Positive Noel333 On Oct 2, 2002, Noel333 wrote:

I am not sure what exact variety I have; however, it is the blue-violet color. Just one of these plants has attracted hummingbirds to my yard, and numerous bees - which is fantastic! I live in Sterling, VA and it has bloomed all summer long - and it is October and it is still going strong. I have it growing in a large container on a deck and it has done very well.

The variety I have has wider leaves with a more fringed appearance than those shown - any ideas on which variety this could be would be welcomed.


This plant has been said to grow in the following regions:

Montgomery, Alabama
Seward, Alaska
Sterling, Alaska
Prescott, Arizona
Hesperia, California
Knights Landing, California
Paradise, California
Kiowa, Colorado
Ocean View, Delaware
Panama City, Florida
Braselton, Georgia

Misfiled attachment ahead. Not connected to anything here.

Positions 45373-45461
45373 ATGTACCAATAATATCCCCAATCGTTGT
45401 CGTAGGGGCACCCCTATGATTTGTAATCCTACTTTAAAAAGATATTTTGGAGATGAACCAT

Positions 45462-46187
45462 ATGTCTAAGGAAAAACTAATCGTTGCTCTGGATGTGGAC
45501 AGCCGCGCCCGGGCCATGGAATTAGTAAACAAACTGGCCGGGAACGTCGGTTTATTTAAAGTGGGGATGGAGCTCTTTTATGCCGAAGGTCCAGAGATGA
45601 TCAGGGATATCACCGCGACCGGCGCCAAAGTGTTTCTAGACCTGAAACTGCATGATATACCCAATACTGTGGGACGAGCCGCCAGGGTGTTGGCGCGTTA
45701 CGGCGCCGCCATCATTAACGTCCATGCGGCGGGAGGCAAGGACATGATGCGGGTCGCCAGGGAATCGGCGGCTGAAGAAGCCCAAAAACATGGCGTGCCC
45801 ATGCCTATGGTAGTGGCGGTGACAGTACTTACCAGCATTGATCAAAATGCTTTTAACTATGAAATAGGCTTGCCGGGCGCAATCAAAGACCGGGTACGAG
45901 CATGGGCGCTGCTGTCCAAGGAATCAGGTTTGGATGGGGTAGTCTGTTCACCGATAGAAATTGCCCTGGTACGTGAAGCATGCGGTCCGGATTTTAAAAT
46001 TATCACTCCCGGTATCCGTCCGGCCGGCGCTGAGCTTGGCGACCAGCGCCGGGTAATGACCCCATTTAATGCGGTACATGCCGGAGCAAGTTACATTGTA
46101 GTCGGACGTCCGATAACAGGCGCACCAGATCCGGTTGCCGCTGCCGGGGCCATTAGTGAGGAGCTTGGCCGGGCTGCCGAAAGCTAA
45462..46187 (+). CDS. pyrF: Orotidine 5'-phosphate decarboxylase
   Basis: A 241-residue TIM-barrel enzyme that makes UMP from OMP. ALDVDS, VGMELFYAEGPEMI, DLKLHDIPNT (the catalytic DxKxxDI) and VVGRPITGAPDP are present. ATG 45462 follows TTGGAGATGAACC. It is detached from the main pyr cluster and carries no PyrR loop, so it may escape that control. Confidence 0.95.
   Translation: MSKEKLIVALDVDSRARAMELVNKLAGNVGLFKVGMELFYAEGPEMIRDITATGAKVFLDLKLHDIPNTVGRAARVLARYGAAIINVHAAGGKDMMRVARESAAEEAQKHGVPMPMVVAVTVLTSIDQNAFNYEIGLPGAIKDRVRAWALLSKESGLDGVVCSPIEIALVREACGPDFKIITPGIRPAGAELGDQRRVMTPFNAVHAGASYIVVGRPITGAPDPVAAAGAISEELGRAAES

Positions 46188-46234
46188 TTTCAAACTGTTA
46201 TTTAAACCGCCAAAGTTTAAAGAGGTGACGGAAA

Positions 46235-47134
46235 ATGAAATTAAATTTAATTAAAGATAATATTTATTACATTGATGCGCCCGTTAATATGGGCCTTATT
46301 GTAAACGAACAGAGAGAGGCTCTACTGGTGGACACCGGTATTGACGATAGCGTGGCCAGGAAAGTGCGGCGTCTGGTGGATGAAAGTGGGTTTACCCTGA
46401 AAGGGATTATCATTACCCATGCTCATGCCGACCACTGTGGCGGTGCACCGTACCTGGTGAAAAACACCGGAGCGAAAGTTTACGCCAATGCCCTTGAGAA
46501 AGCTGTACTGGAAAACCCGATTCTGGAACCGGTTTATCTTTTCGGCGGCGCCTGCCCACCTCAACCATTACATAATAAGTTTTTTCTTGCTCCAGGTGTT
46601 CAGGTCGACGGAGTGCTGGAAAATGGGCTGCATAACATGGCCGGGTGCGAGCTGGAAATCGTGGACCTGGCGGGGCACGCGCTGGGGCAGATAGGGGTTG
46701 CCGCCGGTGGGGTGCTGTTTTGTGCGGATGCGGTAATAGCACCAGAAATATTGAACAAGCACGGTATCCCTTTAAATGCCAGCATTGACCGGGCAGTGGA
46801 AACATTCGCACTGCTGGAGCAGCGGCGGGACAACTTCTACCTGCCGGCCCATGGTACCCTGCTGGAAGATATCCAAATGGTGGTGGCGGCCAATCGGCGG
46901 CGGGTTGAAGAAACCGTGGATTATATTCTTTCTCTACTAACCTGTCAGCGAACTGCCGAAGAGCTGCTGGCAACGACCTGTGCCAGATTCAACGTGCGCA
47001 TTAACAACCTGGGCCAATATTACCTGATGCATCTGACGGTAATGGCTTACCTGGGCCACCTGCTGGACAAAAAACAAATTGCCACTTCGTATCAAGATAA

Mount Prospect, Illinois
Kirklin, Indiana
Barbourville, Kentucky
Hebron, Kentucky
Prospect, Kentucky
Wells, Maine
Grasonville, Maryland
Foxboro, Massachusetts
Spencer, Massachusetts
Constantine, Michigan
Douglas, Michigan
Mason, Michigan
Pinconning, Michigan
Saint Paul, Minnesota
Florence, Mississippi
Kansas City, Missouri
Bigfork, Montana
Scotch Plains, New Jersey
Hannibal, New York
Rochester, New York
Asheville, North Carolina
Columbus, Ohio
Edmond, Oklahoma
Portland, Oregon
Mercer, Pennsylvania
Watsontown, Pennsylvania
Clarksville, Tennessee
Dallas, Texas
Mc Kinney, Texas
Salt Lake City, Utah
Chesterfield, Virginia
Leesburg, Virginia
Clearlake, Washington
Concrete, Washington
Freeland, Washington
Kalama, Washington
De Pere, Wisconsin
Kansasville, Wisconsin

We recommend Firefox
Overwhelmed? There's a lot to see here. Try starting at our homepage.

[ Home | About | Advertise | Media Kit | Mission | Featured Companies | Submit an Article | Terms of Use | Tour | Rules | Privacy Policy | Contact Us ]

Back to the top

Copyright © 2000-2015 Dave's Garden, an Internet Brands company. All Rights Reserved.

Hope for America